One way to ensure that my New Year resolutions were adhered to was to put them into my early January Farmer Focus piece, writes Robert Law.
My farm office has been cleared out for the first time in 17 years, the task is almost complete and I’ll admit to filling the 1t grain bucket four times during this operation
The loft has been cleared of all pre-2005 material and we are now back in. The upheaval has been immense and we have ended up replastering the walls and screeding the floor again. I have promised my secretary of some 13 years standing that we will have annual chucking out session in the first week of January every year. With the move to storing everything electronically, our task should be made easier.
Hamish Stewart, who has been the arable manager here for the past four years, has moved on to head the growing of 2,800ha of poppies in the southern counties, these are used to produce morphine and codeine. His replacement, David Hurst, started in early February, although originating from North Lincolnshire David attended University in Scotland and had a spell working on farms up in Perthshire before moving down to Royston. While looking through the CVs, it was interesting to see how many were from people who had left the industry in the last five-to-10 years and were looking to make a return.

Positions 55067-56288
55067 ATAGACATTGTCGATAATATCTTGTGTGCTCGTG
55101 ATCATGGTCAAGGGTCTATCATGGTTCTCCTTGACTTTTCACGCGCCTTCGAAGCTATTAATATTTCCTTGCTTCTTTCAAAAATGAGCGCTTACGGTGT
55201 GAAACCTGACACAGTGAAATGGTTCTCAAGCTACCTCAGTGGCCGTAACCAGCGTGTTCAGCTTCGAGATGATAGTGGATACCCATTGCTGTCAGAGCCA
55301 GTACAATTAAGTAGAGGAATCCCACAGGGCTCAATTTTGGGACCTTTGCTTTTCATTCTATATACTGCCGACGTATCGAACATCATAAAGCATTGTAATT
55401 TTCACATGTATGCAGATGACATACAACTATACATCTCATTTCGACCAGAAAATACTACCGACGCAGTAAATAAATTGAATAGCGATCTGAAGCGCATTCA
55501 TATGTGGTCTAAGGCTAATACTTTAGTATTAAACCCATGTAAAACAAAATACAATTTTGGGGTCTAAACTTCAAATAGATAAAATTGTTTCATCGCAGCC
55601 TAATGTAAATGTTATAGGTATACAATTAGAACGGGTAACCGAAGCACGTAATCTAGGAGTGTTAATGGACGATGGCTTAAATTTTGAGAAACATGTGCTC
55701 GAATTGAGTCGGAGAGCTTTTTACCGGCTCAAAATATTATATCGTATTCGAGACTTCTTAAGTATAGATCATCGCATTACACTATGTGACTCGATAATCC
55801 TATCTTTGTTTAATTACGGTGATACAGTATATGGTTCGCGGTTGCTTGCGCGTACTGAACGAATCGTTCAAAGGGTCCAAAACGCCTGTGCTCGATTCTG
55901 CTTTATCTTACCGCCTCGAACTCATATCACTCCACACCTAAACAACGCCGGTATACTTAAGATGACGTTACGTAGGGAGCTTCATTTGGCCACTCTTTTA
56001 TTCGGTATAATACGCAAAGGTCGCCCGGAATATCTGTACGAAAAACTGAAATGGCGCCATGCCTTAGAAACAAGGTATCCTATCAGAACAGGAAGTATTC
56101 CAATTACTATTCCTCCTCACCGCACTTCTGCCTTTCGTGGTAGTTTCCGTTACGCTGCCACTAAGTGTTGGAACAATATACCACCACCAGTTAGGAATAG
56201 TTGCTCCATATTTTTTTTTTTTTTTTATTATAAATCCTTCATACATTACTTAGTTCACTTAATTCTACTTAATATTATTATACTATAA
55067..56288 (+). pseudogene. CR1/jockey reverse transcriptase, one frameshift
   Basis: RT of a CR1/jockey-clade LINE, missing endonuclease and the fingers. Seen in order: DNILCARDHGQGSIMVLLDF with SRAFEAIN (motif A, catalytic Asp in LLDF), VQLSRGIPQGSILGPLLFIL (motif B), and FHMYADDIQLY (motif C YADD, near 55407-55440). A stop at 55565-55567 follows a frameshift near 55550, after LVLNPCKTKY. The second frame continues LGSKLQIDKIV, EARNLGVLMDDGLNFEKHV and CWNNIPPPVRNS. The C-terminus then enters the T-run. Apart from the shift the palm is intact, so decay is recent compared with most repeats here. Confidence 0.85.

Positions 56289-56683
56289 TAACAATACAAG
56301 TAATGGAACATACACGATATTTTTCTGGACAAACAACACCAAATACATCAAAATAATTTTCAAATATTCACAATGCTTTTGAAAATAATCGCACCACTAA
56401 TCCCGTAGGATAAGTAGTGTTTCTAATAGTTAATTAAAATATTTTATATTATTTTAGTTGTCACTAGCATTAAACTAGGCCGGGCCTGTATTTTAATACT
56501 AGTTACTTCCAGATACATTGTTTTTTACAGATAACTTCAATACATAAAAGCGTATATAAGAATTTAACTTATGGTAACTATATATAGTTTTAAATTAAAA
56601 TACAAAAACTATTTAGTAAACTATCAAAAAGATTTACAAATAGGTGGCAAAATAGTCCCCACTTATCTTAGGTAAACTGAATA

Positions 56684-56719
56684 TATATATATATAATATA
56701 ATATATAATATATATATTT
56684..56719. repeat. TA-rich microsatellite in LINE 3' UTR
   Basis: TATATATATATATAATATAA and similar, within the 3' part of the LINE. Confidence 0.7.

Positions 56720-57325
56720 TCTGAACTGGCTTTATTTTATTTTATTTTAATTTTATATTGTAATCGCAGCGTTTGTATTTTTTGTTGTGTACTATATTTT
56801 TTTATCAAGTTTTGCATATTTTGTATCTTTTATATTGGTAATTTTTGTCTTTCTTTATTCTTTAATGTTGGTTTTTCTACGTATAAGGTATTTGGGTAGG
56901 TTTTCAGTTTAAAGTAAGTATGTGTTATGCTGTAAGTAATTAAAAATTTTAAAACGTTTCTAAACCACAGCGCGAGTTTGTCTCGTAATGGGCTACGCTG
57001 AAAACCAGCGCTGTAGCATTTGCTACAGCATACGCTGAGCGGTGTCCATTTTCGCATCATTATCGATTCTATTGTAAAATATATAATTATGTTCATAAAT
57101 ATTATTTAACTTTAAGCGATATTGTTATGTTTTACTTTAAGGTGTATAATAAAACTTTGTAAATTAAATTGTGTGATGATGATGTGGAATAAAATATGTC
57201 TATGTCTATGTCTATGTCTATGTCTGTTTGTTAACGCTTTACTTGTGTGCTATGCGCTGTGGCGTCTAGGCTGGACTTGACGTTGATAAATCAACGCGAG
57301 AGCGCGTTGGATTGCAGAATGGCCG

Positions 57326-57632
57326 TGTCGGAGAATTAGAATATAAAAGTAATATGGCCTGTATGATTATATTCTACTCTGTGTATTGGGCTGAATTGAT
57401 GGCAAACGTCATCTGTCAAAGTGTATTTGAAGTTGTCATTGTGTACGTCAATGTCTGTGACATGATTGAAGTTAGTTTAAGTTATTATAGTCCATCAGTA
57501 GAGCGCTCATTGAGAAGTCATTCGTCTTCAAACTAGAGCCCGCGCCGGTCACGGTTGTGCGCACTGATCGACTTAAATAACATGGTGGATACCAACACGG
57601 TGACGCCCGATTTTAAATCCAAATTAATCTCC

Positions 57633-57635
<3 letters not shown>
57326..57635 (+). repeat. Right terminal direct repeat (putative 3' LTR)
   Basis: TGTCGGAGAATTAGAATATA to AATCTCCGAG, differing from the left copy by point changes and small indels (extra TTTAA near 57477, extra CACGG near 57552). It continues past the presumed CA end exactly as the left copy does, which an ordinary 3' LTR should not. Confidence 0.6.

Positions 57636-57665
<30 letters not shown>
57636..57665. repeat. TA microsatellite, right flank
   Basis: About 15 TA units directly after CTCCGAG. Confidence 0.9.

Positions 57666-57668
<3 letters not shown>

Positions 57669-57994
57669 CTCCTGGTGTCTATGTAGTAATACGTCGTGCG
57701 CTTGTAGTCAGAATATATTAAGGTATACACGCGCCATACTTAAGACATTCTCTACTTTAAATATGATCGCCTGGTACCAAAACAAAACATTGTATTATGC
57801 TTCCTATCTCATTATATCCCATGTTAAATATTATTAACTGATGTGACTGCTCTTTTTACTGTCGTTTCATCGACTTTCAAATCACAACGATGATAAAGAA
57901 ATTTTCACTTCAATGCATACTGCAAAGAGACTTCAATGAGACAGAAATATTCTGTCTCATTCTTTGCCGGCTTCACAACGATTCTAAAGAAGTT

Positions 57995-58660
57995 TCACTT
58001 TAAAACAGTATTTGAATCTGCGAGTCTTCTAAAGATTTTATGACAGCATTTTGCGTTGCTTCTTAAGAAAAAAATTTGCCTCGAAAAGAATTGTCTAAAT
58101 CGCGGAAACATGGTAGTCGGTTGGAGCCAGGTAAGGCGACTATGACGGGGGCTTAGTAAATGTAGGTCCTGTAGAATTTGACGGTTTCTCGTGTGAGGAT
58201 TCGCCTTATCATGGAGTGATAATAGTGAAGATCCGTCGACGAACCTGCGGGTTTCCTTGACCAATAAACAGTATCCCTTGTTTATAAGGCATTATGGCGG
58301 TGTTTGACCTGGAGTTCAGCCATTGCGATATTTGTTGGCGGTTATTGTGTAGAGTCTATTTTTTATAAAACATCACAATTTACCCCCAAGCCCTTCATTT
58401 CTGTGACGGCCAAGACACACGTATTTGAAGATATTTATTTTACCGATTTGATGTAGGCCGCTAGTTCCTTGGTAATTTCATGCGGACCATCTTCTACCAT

The Future of Farming review, with which I am involved, started last month. There seems to be interest and goodwill from all quarters in our quest to do what we can to find ways of attracting new entrants into farming. Judging from our meeting the other day it is going to be far from a talking shop.
One interesting statistic to emerge was that 50% of children make their career decision by the age of 12.My youngest, Lydia, is 12 next year and already tells me she wants to go to Harper and come back and farm!
Former Farmers Weekly Farmer of the Year Robert Law farms 1,200ha on the Hertfordshire/Cambridgeshire/Essex borders growing cereals, peas, forage rape for seed and sugar beet. He also manages 500ha of Nottinghamshire sandland.